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Proof of Work Summary [Cryptocurrency consensus mechanisms]

PoW uses a brute force approach where miners compete to find block hashes beginning with a certain number of zeroes.

The more zeroes, the more difficult it is to find such hashes.

The PoW Challenge

In essence, PoW makes it very expensive to defraud the system by requiring expensive hardware and high electrical consumption during the mining process.

While one Bitcoin block yields approximately U$ 100k in rewards at the time of the writing (June 2018, with Bitcoin priced U$ 7800) it would currently cost around U$ 350k in electrical energy alone to attempt to defraud a single block.

Not only is the energy cost extremely high, there is a high probability that this attack would not succeed.

Therefore attempting to hack a Bitcoin block would very likely not yield any profit for potential scammers.

By some estimates, the total cost of a Bitcoin hack attempt could pass the U$ 1 million mark. All this for just 10 minutes of a chance to hack Bitcoin.

This game theoretic condition lies at the root of the Bitcoin blockchain integrity.

Environmental Concerns

All the computational power used in Proof of Work schemes is spent solely to prove that you attempted an average number of hashes before finding the block.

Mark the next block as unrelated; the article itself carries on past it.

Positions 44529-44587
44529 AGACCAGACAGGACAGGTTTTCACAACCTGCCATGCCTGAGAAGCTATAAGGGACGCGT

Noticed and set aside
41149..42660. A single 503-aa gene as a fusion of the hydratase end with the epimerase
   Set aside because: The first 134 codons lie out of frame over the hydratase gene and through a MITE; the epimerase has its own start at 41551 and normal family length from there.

The work is not actually useful at all, which attracts some criticism towards this kind of system, especially at a time when renewable energy and environmental conservation are being debated all around the world.

Proof of Work’s Legacy

Most cryptocurrencies currently use Proof of Work since they inherited the fact that Bitcoin is the first and most popular cryptocurrency, having introduced the innovative consensus mechanism in 2008.

All first generation cryptocurrencies were forked from Bitcoin.

Either they forked the source code completely, then changed the cryptographic hashing function, or simply forked the existing blockchain and created their own version of Bitcoin (e.g. BCH, BSV, BTG among others).

For instance, Litecoin and Dogecoin forked the original Satoshi Nakamoto source tree and changed Bitcoin’s SHA256 hashing function to scrypt, a heavier system that attempted to make it too expensive to mine these two coins using ASIC’s. (A failed attempt as we now know, since Bitmain sells scrypt ASIC-based mining machines.)


Return to main article: ELI5 Summary of cryptocurrency consensus mechanisms

Proof-of-Work, Explained

PoW at Bitcoin Wiki

Wikipedia Entry

Summary of Proof of Work

About the Author
Published by Crypto Bill - Bill is a writer, geek, crypto-curious polyheurist, a dog's best friend and coffee addict. Information security expert, encryption software with interests in P2P networking, decentralized applications (dApps), smart contracts and crypto based payment solutions. Learn More About Us